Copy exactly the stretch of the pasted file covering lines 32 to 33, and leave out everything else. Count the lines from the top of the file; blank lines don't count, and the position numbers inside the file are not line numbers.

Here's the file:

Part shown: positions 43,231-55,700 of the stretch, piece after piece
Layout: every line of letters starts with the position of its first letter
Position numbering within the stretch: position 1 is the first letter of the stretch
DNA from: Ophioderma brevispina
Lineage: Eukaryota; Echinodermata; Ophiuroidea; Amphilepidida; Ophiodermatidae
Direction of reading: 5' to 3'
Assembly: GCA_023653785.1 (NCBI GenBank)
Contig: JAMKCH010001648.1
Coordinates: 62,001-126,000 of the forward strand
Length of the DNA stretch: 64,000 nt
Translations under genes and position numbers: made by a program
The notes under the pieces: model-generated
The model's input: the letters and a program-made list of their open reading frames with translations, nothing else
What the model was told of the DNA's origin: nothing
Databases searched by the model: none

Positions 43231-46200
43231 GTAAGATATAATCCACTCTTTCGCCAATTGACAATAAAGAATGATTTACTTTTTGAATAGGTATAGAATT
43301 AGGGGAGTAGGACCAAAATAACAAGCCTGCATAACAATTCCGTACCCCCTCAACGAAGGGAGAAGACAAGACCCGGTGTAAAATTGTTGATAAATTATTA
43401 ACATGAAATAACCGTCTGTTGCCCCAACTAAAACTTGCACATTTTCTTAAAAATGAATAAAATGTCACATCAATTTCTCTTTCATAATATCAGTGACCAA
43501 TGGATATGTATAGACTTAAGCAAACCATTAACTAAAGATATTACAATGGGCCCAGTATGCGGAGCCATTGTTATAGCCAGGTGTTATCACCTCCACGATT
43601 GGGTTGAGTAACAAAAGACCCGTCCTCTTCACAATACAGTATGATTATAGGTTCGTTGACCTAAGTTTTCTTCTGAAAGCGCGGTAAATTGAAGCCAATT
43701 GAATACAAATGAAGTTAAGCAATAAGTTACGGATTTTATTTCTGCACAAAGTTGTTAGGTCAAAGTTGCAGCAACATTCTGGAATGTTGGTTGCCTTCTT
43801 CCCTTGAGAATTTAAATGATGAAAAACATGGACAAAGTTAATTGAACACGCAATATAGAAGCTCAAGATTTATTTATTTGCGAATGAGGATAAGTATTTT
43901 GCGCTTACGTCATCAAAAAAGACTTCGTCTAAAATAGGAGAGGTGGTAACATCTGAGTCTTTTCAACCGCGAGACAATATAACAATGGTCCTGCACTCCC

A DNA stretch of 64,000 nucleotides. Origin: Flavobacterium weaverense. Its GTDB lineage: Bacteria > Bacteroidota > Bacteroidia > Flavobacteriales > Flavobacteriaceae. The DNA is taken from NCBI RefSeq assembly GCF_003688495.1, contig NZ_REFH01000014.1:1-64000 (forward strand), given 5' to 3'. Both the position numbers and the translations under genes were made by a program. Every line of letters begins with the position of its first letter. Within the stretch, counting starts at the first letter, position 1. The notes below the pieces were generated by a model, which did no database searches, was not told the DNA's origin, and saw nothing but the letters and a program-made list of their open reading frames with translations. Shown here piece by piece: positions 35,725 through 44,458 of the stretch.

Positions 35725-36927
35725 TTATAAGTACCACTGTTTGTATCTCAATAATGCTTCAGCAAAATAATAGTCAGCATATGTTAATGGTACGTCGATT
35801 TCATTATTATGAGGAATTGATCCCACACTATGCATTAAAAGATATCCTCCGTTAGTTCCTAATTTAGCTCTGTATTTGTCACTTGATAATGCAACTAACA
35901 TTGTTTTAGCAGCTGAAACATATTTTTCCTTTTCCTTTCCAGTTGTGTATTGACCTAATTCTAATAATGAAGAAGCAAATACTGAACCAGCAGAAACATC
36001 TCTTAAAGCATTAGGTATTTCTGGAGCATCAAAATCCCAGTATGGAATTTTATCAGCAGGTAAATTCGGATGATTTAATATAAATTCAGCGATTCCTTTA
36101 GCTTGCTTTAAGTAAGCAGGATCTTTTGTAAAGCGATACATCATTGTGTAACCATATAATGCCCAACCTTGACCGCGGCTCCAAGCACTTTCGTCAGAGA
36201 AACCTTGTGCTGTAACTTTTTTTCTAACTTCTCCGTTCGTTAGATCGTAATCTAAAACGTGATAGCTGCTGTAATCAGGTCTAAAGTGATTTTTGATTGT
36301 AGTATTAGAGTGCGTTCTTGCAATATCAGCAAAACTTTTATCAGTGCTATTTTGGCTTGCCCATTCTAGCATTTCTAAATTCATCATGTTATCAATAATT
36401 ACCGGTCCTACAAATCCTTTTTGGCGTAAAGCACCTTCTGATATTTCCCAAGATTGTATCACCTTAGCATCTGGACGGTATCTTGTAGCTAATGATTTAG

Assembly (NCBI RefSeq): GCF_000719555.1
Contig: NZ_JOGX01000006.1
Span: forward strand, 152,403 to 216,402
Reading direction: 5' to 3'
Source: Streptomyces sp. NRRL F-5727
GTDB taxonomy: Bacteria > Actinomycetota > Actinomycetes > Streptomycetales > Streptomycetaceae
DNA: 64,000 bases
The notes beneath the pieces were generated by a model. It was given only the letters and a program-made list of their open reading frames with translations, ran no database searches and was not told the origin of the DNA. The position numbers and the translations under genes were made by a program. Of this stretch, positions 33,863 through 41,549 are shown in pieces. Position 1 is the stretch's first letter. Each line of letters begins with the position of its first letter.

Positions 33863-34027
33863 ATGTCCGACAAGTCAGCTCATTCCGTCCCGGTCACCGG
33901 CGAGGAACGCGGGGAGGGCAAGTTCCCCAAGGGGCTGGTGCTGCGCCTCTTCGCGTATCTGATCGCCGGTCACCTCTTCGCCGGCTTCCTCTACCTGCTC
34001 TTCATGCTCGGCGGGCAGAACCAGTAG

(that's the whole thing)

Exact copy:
36201 AACCTTGTGCTGTAACTTTTTTTCTAACTTCTCCGTTCGTTAGATCGTAATCTAAAACGTGATAGCTGCTGTAATCAGGTCTAAAGTGATTTTTGATTGT
36301 AGTATTAGAGTGCGTTCTTGCAATATCAGCAAAACTTTTATCAGTGCTATTTTGGCTTGCCCATTCTAGCATTTCTAAATTCATCATGTTATCAATAATT